City of Wanneroo to seek public comment on short term accommodation law

City of Wanneroo to seek public comment on short term accommodation law

A LOCAL law to regulate holiday home accommodation in the City of Wanneroo is out for public comment until February 23.

The council recently agreed to give six weeks’ statewide and local public notice of its proposed short term accommodation local law.

The law will regulate properties rented out to six or fewer guests, requiring owners of those properties to register with the City.

The November 14 decision referred the amendment to the Environmental Protection Authority (EPA) and planning and sustainability director Mark Dickson said public consultation would take place after the City received EPA approval.

“This is anticipated to occur during January,” he said.

“The draft Short Term Accommodation Local Law will be advertised concurrently with the District Planning Scheme 2 (DPS 2) amendment for a period of 42 days.”

Its aim is to ensure the use of those houses “does not have an undue impact on the residential amenity of the district”.

“Once registered, should the short term accommodation provider not comply with the terms of its registration, the City can initiate compliance actions,” a November council report said.

The report said the City followed the City of Fremantle’s approach and was generally supportive of short term accommodation proposals.

“The City’s tourism strategy identifies that there is a current lack of tourist accommodation throughout the City,” it said.

“Short term accommodation is an opportunity to address this shortfall, and to benefit the local economy by having visitors stay in the local areas.”

However, the report said there should be controls in place to ensure the accommodation was managed appropriately and did not disrupt amenity through “excessive noise, anti-social behaviour, increased parking demands and traffic generation”.

When registering, owners have to pay an application fee, which Mr Dickson said had not yet been set, as well as provide a floor plan of the building and contact details of the owner or manager.

Penalties for failing to comply with the local law range from $500 to $5000.

At the same meeting, the council agreed to initiate an amendment to DPS 2 to add the definition of short term accommodation as temporary accommodation of up to three months.

The changes will also include adding definitions for holiday accommodation and a holiday house, with the latter referring to single dwellings on a lot that provide short term accommodation but exclude bed and breakfasts.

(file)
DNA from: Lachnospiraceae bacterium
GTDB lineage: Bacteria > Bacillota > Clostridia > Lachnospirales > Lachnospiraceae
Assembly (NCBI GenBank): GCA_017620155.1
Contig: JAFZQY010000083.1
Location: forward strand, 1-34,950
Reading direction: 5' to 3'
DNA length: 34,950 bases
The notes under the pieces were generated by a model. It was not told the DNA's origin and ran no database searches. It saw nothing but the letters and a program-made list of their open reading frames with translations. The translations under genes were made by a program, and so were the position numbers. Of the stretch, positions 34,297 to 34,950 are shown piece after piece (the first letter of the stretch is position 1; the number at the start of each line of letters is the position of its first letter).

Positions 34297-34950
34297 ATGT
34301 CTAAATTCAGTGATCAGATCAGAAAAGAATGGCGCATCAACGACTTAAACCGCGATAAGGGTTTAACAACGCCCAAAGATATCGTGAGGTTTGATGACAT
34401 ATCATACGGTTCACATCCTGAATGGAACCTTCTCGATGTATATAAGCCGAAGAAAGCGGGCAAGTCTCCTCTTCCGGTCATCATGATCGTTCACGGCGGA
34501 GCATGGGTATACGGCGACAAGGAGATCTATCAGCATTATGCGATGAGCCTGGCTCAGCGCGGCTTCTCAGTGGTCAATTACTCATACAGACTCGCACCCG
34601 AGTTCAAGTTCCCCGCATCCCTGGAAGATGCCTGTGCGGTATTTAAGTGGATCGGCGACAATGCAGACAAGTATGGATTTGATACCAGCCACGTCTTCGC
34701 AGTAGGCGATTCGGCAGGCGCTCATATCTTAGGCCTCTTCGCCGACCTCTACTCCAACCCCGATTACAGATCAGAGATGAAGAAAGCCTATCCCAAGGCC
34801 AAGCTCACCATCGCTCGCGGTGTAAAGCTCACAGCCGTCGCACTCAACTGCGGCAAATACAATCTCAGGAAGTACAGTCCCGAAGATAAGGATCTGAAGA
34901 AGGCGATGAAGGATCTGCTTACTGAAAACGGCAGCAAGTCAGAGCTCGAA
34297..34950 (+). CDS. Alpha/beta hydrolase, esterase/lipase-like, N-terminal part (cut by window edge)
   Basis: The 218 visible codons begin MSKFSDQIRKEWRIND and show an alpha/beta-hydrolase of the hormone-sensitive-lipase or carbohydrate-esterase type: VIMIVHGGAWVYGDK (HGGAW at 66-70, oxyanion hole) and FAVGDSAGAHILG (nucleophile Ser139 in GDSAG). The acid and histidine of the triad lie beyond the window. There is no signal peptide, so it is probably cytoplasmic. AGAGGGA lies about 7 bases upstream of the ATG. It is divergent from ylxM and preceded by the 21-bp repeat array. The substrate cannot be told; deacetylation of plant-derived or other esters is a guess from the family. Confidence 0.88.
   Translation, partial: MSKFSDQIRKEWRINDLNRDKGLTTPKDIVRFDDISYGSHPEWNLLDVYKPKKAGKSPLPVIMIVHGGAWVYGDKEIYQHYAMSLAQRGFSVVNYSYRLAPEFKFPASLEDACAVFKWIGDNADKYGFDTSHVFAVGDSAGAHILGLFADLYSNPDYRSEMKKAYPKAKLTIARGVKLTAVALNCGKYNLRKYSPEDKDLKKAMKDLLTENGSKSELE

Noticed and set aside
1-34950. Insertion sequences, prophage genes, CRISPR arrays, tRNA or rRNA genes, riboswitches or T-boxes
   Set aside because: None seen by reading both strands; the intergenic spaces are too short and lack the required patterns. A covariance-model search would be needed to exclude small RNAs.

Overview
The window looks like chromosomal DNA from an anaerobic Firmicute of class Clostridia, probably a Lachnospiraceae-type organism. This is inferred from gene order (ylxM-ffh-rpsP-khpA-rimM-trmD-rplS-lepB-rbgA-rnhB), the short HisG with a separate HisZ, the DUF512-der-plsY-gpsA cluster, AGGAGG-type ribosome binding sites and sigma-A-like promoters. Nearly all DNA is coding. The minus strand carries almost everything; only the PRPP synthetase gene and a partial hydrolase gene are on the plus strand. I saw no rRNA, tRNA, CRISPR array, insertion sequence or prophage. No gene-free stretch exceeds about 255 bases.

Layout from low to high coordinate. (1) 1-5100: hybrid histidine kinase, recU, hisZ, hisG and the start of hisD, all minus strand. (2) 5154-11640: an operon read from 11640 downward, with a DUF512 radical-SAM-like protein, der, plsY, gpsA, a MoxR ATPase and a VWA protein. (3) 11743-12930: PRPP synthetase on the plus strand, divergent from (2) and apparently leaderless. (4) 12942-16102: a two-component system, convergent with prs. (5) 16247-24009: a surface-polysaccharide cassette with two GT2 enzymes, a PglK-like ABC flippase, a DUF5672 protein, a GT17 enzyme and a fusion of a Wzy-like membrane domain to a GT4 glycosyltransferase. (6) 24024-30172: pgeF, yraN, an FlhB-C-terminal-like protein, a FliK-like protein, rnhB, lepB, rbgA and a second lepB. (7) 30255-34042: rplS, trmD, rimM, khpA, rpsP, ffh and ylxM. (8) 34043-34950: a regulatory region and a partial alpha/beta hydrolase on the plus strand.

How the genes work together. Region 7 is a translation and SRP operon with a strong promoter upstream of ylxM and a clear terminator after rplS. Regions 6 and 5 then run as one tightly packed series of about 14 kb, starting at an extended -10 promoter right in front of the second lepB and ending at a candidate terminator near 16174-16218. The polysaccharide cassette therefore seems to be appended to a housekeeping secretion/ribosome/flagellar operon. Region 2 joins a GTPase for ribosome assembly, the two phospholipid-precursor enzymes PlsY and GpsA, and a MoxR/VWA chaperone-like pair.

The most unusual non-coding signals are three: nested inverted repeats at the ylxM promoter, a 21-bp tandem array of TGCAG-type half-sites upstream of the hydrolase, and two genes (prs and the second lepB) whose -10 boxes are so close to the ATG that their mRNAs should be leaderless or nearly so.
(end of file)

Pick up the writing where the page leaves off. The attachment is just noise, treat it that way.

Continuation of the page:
Both would be discretionary uses in most zones, including residential, mixed use, business, general and special rural, but not permitted in civic and cultural, industrial or rural resource zones.

For more on public consultation, see the City’s website.

Quinns Rocks holiday home approved

THE Wanneroo council has approved a retrospective change of use to a Quinns Rocks residential property to a holiday house for up to 14 people at a time.

At their December meeting, elected members unanimously agreed to give conditional approval for 242 Ocean Drive, which has been used for short stay accommodation since 2007.

The December 5 report said the property, called ‘Le Chateau d’Ocean’, was advertised on Airbnb and Stayz.

It said an adjoining owner had lodged several complaints about noise “including shouting, screaming and loud music” and anti-social behaviour at the house between November 2016 and April 2017.

Following the initial complaints, the City advised the owner that if he wished to continue using it as a holiday home rental, he needed to seek retrospective planning approval, which he did.

“The applicant has provided a management plan to minimise and prevent noise and anti-social behaviour impacts on adjoining properties,” the report said.

“The applicant has advised that guests typically consist of a family or a group of families.

“Guests are required to agree to the code of conduct prior to their booking being confirmed.”

The report said the house could accommodate a maximum of 14 guests, and there was parking available for up to eight cars in the garage and on the driveway.

The council approval is valid for one year, after which the landowner will have to renew the approval.